Obama’s Spill Commission: Just Window Dressing?

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The New York Times has a piece today looking at the special commission that President Obama put together to assess the Gulf disaster. The commission is supposed to assess what happened on the Deepwater Horizon and establish guidelines for how offshore drilling should proceed in the future. This part caught my eye, however, with remarks from commission co-chair William Reilly:

The investigative panel is not charged with determining whether offshore oil development can be conducted safely; rather, its mission is to show how it can resume with greater safeguards.

“The president was clear,” Mr. Reilly said. “He was not inviting us to revise his energy policy. He said he was much more concerned to look ahead than look backward.”

In other words, don’t expect the commission to recommend a revision of the Obama adminstration’s plan to expand offshore oil and gas development.

Call me crazy, but I think we might be missing a step here. Shouldn’t the purpose of this commission be to first evaluate if offshore development can be done safely, and then, if it can be, to then figure out all the safeguards that need to be in place to prevent future BP-like catastrophes?

Perhaps I shouldn’t be too surprised to hear these remarks from Reilly in particular; he has significant ties to the oil industry. But maybe the rest of the spill commission, an impressive group collectively, will have more to say on that.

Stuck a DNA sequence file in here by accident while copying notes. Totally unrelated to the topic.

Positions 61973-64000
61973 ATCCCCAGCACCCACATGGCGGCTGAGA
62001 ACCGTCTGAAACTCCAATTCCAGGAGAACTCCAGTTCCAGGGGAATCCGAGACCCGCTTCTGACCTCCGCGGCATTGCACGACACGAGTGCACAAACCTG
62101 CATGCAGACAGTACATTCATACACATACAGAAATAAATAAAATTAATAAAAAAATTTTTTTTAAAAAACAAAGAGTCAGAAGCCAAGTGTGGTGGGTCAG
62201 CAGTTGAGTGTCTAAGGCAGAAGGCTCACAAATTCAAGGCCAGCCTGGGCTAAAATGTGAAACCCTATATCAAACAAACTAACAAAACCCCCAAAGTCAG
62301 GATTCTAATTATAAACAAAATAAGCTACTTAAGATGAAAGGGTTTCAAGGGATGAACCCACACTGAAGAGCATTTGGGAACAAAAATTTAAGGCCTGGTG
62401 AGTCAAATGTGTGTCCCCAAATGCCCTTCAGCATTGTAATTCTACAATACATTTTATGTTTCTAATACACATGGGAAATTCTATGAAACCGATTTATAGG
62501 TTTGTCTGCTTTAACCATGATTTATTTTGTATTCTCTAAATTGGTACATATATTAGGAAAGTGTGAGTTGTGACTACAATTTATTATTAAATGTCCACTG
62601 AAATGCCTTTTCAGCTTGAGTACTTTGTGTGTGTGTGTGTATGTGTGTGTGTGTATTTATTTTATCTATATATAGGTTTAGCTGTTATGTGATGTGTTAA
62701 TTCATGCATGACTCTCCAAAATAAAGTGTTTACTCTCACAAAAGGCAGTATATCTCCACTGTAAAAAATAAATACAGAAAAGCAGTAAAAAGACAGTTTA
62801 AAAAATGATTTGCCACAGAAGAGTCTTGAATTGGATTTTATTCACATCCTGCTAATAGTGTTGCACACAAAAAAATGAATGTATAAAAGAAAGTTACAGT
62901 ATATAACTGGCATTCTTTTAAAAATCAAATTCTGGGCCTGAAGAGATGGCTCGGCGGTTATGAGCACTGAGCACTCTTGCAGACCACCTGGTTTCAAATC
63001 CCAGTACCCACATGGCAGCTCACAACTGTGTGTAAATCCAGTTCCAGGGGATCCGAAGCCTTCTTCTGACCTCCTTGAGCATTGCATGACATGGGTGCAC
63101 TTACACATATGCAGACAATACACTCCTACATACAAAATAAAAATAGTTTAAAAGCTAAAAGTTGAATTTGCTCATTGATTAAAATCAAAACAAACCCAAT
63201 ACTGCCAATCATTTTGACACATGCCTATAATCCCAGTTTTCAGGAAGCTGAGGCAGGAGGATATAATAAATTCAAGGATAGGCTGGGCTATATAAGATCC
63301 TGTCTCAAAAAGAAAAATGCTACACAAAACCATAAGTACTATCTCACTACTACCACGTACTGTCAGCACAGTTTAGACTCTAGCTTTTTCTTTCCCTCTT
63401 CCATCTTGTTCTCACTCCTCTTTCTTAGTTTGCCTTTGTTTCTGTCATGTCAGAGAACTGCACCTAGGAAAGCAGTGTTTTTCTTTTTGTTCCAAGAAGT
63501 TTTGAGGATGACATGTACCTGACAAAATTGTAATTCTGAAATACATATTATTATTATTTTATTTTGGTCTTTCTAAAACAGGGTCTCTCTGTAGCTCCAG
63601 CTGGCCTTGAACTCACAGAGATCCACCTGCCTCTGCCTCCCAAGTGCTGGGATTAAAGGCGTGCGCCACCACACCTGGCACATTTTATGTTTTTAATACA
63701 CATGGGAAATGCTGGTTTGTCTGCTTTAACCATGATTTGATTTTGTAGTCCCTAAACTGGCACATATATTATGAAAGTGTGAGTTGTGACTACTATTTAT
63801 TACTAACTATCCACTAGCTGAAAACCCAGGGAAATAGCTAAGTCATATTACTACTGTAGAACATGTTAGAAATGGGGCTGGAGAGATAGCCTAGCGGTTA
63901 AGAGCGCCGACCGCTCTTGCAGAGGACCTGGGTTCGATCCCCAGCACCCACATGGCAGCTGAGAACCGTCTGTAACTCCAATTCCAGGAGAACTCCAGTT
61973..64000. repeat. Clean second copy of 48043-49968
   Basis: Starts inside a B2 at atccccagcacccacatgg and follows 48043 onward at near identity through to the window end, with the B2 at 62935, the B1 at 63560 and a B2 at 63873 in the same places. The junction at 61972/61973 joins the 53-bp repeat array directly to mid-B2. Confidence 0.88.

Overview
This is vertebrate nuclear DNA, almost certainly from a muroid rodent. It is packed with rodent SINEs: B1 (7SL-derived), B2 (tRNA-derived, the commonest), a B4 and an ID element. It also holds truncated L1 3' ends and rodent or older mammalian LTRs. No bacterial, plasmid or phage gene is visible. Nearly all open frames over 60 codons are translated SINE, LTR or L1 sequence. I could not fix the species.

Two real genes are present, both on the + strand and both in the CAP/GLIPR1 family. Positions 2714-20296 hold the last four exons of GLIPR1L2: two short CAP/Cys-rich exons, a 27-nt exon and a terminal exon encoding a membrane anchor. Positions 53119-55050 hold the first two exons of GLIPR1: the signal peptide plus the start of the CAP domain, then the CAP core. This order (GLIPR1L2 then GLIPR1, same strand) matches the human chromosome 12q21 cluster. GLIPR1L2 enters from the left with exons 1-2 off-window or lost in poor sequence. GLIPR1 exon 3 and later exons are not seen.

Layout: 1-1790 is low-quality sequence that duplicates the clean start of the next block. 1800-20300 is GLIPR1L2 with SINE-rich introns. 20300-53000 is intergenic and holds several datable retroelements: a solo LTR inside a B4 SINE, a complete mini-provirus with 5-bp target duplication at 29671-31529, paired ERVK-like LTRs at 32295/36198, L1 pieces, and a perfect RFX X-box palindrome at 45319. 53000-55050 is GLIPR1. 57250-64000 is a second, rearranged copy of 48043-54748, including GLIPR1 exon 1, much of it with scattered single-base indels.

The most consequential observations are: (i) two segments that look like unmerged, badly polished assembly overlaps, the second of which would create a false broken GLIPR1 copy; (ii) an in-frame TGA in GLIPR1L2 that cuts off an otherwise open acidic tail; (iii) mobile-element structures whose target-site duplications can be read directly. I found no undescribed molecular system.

There are some other concerns raised about the commission in the Times piece. For one, it doesn’t have any staff or budget yet, and probably won’t convene its first meeting until mid-July. (The White House has asked Congress to pony up $15 million for the panel, which also hasn’t happened yet.) The commission also lacks subpoena power right now, though some members of Congress want to pass a bill to grant it that authority.

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DEMOCRACY DOES NOT EXIST...

without free and fair elections, a vigorous free press, and engaged citizens to reclaim power from those who abuse it.

In this election year unlike any other—against a backdrop of a pandemic, an economic crisis, racial reckoning, and so much daily bluster—Mother Jones' journalism is driven by one simple question: Will America move closer to, or further from, justice and equity in the years to come?

If you're able to, please join us in this mission with a donation today. Our reporting right now is focused on voting rights and election security, corruption, disinformation, racial and gender equity, and the climate crisis. We can’t do it without the support of readers like you, and we need to give it everything we've got between now and November. Thank you.

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